The All-American Canal is pictured during a recent January 2019 sunrise. The canal, which was sanctioned under the Boulder Canyon Project Act of 1928 and was built between 1934 and 1939, was recently honored for its historical importance by The Native Sons of the Golden West.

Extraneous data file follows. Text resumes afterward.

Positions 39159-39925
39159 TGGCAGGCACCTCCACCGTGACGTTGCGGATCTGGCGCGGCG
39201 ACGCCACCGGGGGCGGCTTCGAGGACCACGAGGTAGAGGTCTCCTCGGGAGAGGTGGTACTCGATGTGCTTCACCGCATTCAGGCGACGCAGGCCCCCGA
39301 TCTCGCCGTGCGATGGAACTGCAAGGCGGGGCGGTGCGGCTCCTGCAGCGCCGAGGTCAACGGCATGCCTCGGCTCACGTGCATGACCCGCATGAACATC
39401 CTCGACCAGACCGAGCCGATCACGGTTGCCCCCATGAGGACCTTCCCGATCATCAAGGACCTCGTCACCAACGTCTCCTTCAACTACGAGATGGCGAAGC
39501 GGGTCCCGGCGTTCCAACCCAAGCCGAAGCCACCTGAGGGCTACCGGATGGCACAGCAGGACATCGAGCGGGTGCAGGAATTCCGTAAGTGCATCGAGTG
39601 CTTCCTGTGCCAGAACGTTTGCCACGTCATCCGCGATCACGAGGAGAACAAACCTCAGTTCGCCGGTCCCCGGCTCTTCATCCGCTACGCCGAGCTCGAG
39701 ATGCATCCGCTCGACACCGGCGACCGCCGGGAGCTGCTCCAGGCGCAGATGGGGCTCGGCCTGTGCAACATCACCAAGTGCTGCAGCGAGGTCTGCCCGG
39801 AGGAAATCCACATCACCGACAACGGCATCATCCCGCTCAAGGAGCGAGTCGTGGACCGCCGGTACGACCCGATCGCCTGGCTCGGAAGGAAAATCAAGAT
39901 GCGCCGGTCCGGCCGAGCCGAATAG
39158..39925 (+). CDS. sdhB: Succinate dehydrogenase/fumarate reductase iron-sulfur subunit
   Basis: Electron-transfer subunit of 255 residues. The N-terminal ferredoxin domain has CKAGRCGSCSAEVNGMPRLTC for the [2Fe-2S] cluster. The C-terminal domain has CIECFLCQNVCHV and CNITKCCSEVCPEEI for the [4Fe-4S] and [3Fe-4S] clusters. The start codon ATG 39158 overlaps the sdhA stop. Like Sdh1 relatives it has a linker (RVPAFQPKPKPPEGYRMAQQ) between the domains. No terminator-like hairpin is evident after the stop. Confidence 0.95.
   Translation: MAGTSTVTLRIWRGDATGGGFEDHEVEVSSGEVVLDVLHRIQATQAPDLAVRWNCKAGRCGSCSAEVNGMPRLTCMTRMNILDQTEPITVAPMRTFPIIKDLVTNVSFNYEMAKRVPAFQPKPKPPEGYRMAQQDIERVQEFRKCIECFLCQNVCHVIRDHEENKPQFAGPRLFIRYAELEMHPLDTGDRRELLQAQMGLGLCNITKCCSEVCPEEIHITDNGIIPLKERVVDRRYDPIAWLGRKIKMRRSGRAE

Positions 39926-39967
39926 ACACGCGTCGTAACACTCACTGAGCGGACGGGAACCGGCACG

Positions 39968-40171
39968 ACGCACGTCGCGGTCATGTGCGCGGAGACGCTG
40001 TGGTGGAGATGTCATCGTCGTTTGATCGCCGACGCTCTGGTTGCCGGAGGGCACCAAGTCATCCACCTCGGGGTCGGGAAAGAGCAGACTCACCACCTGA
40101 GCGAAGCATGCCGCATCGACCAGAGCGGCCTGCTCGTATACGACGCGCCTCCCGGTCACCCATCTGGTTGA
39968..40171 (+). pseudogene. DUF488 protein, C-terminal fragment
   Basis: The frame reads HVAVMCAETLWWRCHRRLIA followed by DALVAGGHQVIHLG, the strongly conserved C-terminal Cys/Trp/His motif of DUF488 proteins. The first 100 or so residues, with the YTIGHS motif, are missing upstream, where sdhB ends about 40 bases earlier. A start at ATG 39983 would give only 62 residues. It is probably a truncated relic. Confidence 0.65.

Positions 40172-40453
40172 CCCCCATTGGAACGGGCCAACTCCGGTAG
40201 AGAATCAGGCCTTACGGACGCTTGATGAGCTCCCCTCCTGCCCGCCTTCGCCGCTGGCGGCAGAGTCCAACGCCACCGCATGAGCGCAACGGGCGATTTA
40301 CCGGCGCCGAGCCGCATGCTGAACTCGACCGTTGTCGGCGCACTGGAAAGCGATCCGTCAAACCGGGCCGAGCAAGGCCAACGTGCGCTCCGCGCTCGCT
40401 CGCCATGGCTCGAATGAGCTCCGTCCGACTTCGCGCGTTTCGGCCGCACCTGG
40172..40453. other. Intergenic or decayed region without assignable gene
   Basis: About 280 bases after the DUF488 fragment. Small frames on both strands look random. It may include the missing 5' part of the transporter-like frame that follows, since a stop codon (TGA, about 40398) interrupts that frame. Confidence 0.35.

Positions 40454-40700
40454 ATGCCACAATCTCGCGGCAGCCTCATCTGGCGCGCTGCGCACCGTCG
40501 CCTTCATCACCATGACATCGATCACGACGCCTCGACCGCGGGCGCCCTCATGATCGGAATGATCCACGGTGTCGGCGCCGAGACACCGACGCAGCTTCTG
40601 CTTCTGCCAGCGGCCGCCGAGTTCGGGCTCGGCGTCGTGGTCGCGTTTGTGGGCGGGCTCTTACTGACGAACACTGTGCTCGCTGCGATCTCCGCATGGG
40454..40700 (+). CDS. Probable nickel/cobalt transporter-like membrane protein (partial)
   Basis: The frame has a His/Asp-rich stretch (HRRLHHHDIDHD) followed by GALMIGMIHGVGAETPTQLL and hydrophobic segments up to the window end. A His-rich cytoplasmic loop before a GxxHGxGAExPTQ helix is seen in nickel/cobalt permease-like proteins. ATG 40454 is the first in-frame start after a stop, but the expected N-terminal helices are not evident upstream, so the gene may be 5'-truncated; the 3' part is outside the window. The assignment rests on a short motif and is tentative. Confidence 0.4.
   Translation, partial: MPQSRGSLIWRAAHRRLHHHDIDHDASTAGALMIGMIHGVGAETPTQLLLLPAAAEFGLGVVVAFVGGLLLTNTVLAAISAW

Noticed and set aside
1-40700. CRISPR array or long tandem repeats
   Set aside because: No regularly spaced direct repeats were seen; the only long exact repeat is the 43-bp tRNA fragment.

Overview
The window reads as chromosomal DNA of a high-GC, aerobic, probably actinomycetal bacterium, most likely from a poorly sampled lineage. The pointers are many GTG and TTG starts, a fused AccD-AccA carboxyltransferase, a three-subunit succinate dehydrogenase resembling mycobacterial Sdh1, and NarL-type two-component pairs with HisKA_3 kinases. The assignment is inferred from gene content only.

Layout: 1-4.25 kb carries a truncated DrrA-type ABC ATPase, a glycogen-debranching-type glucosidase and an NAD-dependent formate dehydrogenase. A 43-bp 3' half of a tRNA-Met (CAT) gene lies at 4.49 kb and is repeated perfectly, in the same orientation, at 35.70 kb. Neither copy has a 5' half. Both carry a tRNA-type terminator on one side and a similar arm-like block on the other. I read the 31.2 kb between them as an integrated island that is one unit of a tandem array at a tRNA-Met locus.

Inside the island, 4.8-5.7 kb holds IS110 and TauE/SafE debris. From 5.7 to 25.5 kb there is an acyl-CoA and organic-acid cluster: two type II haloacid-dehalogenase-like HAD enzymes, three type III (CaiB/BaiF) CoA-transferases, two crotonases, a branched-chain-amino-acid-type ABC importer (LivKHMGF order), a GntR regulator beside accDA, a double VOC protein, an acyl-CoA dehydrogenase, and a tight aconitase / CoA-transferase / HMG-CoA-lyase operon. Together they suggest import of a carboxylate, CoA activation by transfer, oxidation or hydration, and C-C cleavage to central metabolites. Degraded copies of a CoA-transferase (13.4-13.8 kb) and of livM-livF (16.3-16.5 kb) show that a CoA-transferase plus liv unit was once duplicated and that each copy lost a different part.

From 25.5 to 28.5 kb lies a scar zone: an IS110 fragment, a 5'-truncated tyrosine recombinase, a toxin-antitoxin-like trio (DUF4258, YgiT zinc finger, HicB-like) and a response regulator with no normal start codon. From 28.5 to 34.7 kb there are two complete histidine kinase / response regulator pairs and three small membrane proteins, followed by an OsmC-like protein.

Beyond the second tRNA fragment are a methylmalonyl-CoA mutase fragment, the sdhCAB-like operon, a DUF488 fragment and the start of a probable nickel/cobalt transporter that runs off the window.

On a breezy perfect day in the Imperial Valley under a patchwork of purple clouds in a stretch of the county’s western desert, with Mount Signal towering nearby, a group of Valley representatives gathered to honor the All-American Canal as a historical structure. The 80-mile canal, which harnesses the Colorado River for the fertile fields of the Valley, was dedicated for its historic significance by the Native Sons of the Golden West during a ceremony held Saturday, Feb. 9, at the tail end of the canal where it meets the Westside Main Canal. During the event, a plaque made possible through a collaboration of the Native Sons and the Imperial Irrigation District, was unveiled detailing the history of the “Mighty All-American.” Just behind the plaque is the border between Mexico and U.S. and just to the west sits the remains of the original Wormwood Canal headgate, built in 1919, that enabled water from the Alamo Canal in Mexico to flow to the most western fields of the Valley. Read The Complete Article